Ce plan de leçon a été créé par les membres de la communauté des enseignants d'Historica Canada. Historica Canada n'est pas responsable de l'exactitude ou de la disponibilité des liens partagés, et les opinions se reflétant dans ces outils d'apprentissage ne sont pas nécessairement celles d'Historica Canada. Nous accueillons les opinions concernant le contenu ajouté au travers de liens externes ou directement dans ces outils d'apprentissage. Écrivez-nous à l'adresse education@HistoricaCanada.ca.
Imagine you work for Historica Canada, and you have been tasked with writing the script for one of the popular Heritage Minutes.
Throughout your research (using the Lest We Forget project as a model), you have uncovered some interesting facts about someone from your own family/community who volunteered for Canada's Expeditionary Force in the First World War. This assignment has just gotten personal.
Your task, then is to use the information you've collected from this soldier's attestation papers and military service files to create a 1-2 minute Heritage Minute that tells some of his story.
1. Students to learn more about the First World War and the Canadian Expeditionary Force.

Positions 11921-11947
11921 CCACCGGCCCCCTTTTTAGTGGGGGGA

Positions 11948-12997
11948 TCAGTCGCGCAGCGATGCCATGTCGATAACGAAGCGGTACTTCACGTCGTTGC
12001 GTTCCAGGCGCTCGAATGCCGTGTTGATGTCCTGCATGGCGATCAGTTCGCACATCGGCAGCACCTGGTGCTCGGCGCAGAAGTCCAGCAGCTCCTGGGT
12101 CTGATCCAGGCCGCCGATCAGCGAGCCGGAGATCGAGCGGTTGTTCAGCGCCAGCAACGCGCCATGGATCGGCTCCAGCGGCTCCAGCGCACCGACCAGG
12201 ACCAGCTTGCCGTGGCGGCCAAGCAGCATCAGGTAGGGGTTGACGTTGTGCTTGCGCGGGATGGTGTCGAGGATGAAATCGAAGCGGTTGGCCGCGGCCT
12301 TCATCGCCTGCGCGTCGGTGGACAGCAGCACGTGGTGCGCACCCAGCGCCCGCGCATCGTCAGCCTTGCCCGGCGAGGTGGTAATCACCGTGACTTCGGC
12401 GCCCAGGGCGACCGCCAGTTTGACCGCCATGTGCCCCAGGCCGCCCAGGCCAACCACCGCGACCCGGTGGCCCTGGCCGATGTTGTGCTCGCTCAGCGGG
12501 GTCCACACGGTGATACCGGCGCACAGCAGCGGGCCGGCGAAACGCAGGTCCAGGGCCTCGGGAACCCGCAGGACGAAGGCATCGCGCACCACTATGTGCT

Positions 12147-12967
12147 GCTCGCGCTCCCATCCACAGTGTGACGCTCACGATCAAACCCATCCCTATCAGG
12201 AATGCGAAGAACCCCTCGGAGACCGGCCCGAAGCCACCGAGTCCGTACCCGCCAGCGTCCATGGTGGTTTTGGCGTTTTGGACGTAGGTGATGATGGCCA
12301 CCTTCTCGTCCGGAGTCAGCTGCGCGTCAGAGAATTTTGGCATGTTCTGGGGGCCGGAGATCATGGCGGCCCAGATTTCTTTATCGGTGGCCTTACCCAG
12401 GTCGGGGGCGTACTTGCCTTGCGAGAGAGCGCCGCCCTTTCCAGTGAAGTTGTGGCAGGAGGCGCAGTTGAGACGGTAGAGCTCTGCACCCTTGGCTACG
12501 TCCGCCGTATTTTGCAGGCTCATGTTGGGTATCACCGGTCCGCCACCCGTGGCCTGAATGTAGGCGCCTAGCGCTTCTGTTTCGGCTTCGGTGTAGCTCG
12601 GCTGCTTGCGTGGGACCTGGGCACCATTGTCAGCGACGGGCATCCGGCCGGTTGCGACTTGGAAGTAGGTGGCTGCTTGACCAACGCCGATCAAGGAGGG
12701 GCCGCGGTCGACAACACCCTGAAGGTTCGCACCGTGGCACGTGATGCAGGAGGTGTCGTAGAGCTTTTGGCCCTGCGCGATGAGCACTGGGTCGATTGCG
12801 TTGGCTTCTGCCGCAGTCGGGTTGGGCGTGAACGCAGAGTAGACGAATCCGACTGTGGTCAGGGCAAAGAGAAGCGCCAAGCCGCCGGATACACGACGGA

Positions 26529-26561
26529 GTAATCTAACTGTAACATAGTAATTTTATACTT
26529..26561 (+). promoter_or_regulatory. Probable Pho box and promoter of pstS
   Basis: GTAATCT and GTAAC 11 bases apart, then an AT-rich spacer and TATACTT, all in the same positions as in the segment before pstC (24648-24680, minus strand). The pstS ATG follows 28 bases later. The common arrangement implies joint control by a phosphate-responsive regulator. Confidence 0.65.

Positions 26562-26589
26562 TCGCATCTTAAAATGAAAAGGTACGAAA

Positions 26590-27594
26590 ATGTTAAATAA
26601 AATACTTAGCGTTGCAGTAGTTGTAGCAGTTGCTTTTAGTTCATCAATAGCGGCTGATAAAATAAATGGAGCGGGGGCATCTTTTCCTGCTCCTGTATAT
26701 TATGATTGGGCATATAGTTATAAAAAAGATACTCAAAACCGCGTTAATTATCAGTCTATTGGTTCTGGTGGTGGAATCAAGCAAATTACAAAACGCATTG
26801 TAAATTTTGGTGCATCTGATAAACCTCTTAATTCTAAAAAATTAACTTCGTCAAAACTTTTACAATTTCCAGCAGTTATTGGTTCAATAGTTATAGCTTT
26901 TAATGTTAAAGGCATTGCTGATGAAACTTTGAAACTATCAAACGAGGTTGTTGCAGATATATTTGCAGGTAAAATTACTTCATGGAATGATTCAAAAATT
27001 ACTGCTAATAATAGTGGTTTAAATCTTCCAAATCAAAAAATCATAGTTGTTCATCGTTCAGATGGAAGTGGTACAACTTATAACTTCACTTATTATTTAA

2. Students build skills in undertaking primary research.
3. Students given the opportunity to express their research in a visual format and practice their presentation skills.
In Canadian history classrooms and on television, students have had the opportunity to view and analyze the Heritage Minutes series. They are aware of the structure and the intent of each vignette. Now, each student has been asked to research a member of his/her community who was a part of the Canadian Expeditionary Force in the First World War (if not possible, students can research a family member in the Second World War). They have also been asked to retrieve his/her soldier’s attestation papers from Collections Canada and copies of soldiers’ military service files. After completing the primary research, students will script a one- to two-minute event on their soldier’s career which the student finds particularly poignant.
Students will work alone during the research phase of the project, but may work with partners when writing scripts.
1. Using the Heritage Minutes series as a visual guide, discuss how each vignette achieves its purpose of educating without making history appear too daunting.
2. Show the Heritage Minutes that depict scenes of Canadians at war to focus students’ thoughts on the tone and mood of those vignettes.
3. As students research, make notes regarding which details would fit in a Heritage Minute and those which could be omitted. Bear in mind that the script should fill 1 to 2 minutes of time.
4. As you write, read the script with your writing partner to see if the words, phrases, and situations fit the assignment.
5. On the due date, submit a good copy of the script when satisfied and completed.
6. For the slightly more adroit/daring, students may submit a video version of their Heritage Minute, in the same style as those depicted on the DVD series.
7. Upon completion of student projects, scripts and videos shall be shared within the classroom.